We've been tracking this [] at SiteTruth for years. The Google spreadsheet scam is less than a year old, and is now the most popular attack we see. Some free hosting services (mostly "", "", "") still get hit, but Google is now #1.

Basic truth: if you offer free hosting or free URL redirection, you must have an automatic cross-check with phishing data sources like PhishTank and the APWG, or you will be pwned by phishers. Free hosting includes spreadsheets, forms, and polls. If the user can put HTML into it, it can be used for phishing.

Surprised it took so long (1)

Kelson (129150) | more than 3 years ago | (#36736144)

I predicted spammers would shift to using stolen login credentials way back in 2005 [] .

Thank you, LulzSec (2)

arcctgx (607542) | more than 3 years ago | (#36736196)

Thanks for releasing stolen passwords for 62000 email accounts. Spammers must be very happy now.

So, Private Botnets != Botnets???? (1)

malakai (136531) | more than 3 years ago | (#36736252)

"Spammers are now using a combination of malware and phishing to compromise legitimate accounts and then using these accounts to send low-volume spam outbreaks"

So, they are making their own botnets, rather than leasing one from some Russian or Chinese hacking group.

6 of one, 0.5 dozen of another....

Re:So, Private Botnets != Botnets???? (1)

Anonymous Coward | more than 3 years ago | (#36737994)

No, it's not a botnet, it's nothing like a botnet. RTFA

Re:So, Private Botnets != Botnets???? (0)

Anonymous Coward | more than 3 years ago | (#36741694)

Or even just the summary.

This needs to be addressed by the mail hosts (1)

im_thatoneguy (819432) | more than 3 years ago | (#36736488)

I already had my Hotmail account somehow compromised this year. It sent an email to everyone in my contact list alphabetically. I wish I could set a pin for emails with more than 5 recipients in less than 30 minutes. And that watched for unusual volumes of outgoing mail to alert another email address.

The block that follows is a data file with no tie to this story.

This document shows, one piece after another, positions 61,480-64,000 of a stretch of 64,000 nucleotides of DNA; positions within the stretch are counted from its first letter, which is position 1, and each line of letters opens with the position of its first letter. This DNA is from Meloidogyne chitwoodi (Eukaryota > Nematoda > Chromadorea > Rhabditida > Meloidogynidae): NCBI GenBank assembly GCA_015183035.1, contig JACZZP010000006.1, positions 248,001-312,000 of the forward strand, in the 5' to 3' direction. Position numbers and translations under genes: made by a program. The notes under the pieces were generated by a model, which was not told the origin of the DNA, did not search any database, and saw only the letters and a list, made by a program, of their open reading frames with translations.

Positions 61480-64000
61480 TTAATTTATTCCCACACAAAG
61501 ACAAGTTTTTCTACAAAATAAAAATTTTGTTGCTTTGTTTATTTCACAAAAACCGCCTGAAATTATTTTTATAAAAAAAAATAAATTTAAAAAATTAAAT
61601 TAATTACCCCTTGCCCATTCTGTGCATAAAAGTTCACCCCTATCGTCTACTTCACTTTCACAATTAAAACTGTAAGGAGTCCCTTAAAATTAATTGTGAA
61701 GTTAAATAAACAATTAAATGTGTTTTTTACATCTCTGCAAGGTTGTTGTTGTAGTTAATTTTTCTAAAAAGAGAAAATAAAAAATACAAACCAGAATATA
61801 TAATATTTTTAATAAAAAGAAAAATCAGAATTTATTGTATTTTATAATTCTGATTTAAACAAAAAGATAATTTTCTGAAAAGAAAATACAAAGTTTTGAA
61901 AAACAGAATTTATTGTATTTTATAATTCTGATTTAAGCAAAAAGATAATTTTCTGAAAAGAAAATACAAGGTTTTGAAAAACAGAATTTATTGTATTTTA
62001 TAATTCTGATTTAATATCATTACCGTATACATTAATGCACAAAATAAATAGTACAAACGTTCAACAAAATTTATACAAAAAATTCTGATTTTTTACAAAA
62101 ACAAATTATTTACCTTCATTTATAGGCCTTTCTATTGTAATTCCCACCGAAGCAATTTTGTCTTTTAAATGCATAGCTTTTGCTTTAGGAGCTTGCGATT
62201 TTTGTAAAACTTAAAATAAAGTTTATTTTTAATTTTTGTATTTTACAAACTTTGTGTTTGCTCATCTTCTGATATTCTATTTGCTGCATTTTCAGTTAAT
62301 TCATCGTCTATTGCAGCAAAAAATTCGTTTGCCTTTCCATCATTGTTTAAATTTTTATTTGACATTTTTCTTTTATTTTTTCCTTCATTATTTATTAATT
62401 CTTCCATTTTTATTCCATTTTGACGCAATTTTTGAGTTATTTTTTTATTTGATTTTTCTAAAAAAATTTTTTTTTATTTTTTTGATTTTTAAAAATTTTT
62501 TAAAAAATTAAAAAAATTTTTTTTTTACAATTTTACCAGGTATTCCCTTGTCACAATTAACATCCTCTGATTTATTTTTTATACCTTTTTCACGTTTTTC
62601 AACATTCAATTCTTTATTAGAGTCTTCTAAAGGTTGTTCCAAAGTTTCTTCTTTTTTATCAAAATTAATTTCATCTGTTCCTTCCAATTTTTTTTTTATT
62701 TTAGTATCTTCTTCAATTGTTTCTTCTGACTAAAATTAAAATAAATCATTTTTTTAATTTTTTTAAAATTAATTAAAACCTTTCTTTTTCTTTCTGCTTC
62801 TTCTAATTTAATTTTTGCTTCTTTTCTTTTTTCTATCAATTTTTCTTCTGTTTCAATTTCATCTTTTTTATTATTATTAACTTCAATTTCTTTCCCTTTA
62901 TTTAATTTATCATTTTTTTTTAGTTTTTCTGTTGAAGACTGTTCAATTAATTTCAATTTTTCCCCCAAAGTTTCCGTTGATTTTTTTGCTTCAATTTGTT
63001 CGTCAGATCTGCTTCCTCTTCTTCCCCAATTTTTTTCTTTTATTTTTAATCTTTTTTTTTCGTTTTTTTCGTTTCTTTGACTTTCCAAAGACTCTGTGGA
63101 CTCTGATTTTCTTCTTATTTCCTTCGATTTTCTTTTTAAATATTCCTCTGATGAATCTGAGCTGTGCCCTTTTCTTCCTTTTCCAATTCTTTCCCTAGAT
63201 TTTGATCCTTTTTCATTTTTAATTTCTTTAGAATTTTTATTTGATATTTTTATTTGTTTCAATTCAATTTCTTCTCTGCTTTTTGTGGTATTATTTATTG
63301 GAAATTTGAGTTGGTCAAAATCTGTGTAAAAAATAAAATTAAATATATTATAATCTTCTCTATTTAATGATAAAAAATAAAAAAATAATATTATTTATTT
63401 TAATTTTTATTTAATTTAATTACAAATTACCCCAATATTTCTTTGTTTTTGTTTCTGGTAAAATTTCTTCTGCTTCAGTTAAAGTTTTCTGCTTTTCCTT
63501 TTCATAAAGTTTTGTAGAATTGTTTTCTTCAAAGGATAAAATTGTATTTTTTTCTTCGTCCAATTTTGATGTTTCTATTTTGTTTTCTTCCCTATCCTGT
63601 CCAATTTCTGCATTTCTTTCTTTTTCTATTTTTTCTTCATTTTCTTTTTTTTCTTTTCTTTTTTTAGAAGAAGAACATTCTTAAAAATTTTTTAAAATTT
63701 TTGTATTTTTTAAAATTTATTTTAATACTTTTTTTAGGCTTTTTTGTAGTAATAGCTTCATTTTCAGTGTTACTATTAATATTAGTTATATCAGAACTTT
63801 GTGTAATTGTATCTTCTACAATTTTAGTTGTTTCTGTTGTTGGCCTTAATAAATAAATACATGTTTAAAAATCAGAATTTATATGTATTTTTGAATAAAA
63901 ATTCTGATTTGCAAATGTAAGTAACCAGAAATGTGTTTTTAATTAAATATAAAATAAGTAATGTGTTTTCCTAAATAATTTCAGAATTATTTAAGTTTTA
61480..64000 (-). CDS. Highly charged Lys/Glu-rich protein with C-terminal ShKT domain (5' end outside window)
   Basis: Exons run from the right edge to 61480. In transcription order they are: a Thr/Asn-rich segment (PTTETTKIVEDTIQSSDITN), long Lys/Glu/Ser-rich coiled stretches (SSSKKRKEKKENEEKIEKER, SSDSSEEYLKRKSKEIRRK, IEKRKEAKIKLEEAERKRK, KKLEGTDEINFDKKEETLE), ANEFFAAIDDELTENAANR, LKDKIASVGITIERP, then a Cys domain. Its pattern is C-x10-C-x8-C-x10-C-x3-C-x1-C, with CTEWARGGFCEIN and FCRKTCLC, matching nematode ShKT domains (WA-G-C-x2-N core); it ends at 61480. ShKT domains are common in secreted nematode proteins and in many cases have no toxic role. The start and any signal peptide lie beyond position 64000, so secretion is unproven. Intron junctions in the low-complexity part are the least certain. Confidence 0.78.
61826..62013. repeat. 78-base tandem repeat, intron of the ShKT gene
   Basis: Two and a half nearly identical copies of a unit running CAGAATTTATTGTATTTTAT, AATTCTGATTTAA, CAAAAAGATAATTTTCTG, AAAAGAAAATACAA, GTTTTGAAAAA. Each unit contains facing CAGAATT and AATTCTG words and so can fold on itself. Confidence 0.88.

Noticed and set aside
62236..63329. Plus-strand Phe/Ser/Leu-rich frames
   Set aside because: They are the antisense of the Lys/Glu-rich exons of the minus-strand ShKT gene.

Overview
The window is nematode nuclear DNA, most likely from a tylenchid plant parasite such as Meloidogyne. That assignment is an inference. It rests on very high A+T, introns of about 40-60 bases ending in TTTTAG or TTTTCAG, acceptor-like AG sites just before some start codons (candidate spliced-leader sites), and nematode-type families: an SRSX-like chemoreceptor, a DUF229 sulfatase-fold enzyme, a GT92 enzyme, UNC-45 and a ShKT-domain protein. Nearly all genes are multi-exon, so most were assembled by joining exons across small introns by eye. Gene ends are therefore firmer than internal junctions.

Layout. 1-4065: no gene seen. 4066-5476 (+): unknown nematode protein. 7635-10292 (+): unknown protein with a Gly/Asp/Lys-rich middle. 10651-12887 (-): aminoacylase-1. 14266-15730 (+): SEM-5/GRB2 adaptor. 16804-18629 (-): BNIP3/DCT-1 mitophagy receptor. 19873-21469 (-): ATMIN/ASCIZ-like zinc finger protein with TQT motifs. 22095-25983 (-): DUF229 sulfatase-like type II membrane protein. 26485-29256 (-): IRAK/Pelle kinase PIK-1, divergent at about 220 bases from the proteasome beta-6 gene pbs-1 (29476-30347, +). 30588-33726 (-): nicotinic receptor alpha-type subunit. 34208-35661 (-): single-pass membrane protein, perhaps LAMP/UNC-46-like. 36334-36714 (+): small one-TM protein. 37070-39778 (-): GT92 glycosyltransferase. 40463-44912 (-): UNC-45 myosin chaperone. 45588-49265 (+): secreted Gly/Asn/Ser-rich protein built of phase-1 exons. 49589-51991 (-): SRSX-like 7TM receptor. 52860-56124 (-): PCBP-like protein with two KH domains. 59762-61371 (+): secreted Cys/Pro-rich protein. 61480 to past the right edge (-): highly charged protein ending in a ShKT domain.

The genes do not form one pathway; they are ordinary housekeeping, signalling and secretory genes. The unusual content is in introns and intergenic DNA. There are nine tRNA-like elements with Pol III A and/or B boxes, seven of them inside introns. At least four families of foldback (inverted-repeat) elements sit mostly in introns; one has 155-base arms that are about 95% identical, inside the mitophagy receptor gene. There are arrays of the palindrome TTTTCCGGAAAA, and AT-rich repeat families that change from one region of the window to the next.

Obviously these settings would be pin accessible to ensure the compromised account didn't go crazy.

I wouldn't even mind a separate highly irregular password for IMAP or POP3 access.

This *shouldn't* be a problem with some very basic options for account holders. Hell, I wouldn't mind changing my old Hotmail so that it's incapable of sending emails at all for instance.

Why you need to report your spam (1)

utkonos (2104836) | more than 3 years ago | (#36736922)

This is why you need to scrub your email address from the spam and forward the scrubbed mail to the abuse@ address for the address that spammed you. I've gotten numerous accounts closed by ISPs this way. If you don't want to do it manually (which can be a endless tedium) you can use a free service such as which scrubs your identifying info from the spam, forwards it to abuse@, and proxies the replies back to the address you have registered with them.

Also, when you "report" spam in gmail you are _not_ doing the above. All you are doing is having google use the contents of that spam to modify your spam filter slightly and make the filter more effective. It is not reporting the spam to abuse@.

Appears spammers & phishers prefer LAMP (-1)

Anonymous Coward | more than 3 years ago | (#36736970)

LAMP is the favored attack for phishers:

--- []